Power users will find the extensive use of Wizards and question based solutions a little annoying. For instance, we still cannot figure out how we managed to get our Yamaha receiver to toggle the 6 Channel Input when it leaves the Home Theater PC activity. But, it works. Users can adjust everything from the slide show that displays in the cradle, to the pause between commands being sent to individual components. Finding the screen where they’re done can be slightly annoying, but with a little work, it all comes together.
Overall, I agree with their conclusion:
If you’re looking for a great middle range universal remote with all the bells and whistles, the Logitech Harmony 720 should be at the top of your list. The unique combination of stylish aesthetics and an intuitive interface is sure to impress everyone at first sight. Not only does it look nice and operate well, but it is affordable and solidly built. If the $200 price tag puts you off, the cheaper, monochrome 550 model offers many of the same features for less.
It's amazing how fancy remote controls are getting (and yes a bit expensive too!). Logitech has just announced their newest remote today, the Harmony 1000. According to the press release:
DENVER — Sept. 12, 2006 — CEDIA — Logitech (SWX: LOGN) (NASDAQ: LOGI) has reinvented the Harmony® remote control. Adding a touch of luxury to its award-winning family of Harmony advanced universal remote controls, the company unveiled its new flagship Harmony 1000 remote, which includes a striking, color touch-sensitive screen. While it looks as expensive as traditional high-end, custom-installed remotes, the Harmony 1000 remote is more affordable, is easier for consumers to set up, and sets a new standard for ease of use.
“The Harmony 1000 remote delivers affordable luxury — it simplifies control of today´s complicated home-entertainment systems at a fraction of the price of traditional custom-installed remotes, and it´s luxurious in its sophisticated design, which adds an element of prestige to any living room,” said Bryan McLeod, vice president of Logitech´s remote control products. “The Harmony 1000 remote is the interface that people crave for their home-entertainment system — it´s sleek, it´s easy to use with its one-touch activity based control, and it comes without a prohibitive price.”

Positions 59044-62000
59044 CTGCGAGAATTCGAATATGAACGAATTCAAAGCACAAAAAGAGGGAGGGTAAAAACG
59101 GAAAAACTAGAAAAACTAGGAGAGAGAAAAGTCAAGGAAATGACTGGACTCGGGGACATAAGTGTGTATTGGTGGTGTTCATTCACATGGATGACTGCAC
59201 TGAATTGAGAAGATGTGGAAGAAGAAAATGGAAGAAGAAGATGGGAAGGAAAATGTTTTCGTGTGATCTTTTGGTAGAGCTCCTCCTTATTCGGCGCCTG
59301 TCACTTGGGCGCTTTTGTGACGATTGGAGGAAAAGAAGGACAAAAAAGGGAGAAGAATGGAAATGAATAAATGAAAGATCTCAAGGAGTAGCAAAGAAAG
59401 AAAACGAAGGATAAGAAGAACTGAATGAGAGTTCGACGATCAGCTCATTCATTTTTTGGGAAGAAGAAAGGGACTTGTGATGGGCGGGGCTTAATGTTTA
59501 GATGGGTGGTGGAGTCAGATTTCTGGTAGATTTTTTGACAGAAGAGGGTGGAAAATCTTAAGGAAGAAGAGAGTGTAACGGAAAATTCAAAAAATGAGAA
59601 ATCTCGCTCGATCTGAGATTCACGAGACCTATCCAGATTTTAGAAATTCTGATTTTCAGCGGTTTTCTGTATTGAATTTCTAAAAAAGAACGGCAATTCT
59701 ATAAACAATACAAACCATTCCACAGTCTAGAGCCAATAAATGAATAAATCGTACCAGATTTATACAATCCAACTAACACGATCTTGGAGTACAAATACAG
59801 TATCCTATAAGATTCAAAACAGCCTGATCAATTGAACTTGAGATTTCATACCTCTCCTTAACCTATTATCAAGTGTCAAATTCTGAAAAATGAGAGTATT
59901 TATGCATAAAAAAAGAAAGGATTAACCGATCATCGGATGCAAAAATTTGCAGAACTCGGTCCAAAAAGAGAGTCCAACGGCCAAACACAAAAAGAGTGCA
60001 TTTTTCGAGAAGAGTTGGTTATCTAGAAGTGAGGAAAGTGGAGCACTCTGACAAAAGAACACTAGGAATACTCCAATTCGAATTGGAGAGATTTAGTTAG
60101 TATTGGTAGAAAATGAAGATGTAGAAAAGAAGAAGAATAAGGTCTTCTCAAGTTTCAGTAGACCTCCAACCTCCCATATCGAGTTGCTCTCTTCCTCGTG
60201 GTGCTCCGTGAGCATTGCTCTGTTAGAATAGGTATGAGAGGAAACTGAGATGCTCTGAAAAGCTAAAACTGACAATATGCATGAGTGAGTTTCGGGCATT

The Harmony 1000 remote´s touch-sensitive screen makes the renowned Harmony activity control even easier by displaying the important controls when they are immediately relevant. And unlike some of today´s high-end universal remotes, the Harmony 1000 remote controls any device with an infrared receiver — including VCRs, digital video recorders, high-definition televisions, and many household appliances. Using radio frequency (RF) technology, the Harmony 1000 remote can also control multi-room entertainment systems and high-end components hidden behind closed doors, when used in combination with the optional Logitech® Harmony® Wireless Extender (sold separately). Meanwhile, its stunning brushed-chrome and piano-black finish makes the Harmony 1000 remote an aesthetic complement to today´s most sophisticated living rooms
Some of the basic features include:
3.5-inch color screen
Nine fixed buttons
Activity-based control by using patented Smart State Technology
Optional Logitech Harmony Wireless Extender
Discrete codes and infrared commands of the more than 175,000 devices from more than 5,000 manufacturers
As far as pricing and availability:
The Harmony 1000 remote is expected to be available in both the U.S. and Europe later this fall for a suggested retail price of $499.99 in the U.S. The Logitech Harmony Wireless Extender will be available at the same time for $149.99 in the U.S. and Europe.
Very Nice! We look forward to checking the Harmony 1000 out and we'll be sure to let you know what we think. For those of you who dig fancy remotes, also be sure to check out our full review of the Philips RC9800i Touch Screen Remote
I just love products that help maintain my high degree of laziness. It's important to me that when I change the channels on my TV that I use a few muscles as possible, so I'm deeply intrigued by the InVoca Voice Activated Remote. According to OhGizmo:
The InVoca remote will accept up to 54 different voice commands and can recognize up to 4 different voices. It even allows you to setup macros and execute them with a single command. (ex. Power on DVD player, switch to component input then play.) It also includes rechargeable batteries and a charging base so you hopefully won’t ever need to scramble for fresh batteries.
Although I know nothing about this remote, I'm guessing it's probably easier and faster to use a regular remote than a voice activated remote but who knows. We'll try to get a hold of the InVoca and let you know what we think.
Lately, we've been getting a lot of emails about remote controls. The emails range from questions about the best remote to buy all the way to how to find remote codes. Because we love our readers so much, we'll start offering more content about remote controls in the near feature.
In the meantime, we wanted to point out one of our favorite remote control resources on the net, RemoteCentral.com. If you're looking for reviews, news, forums, or just about anything else having to do with remote controls, you won't go wrong with RemoteCentral.com.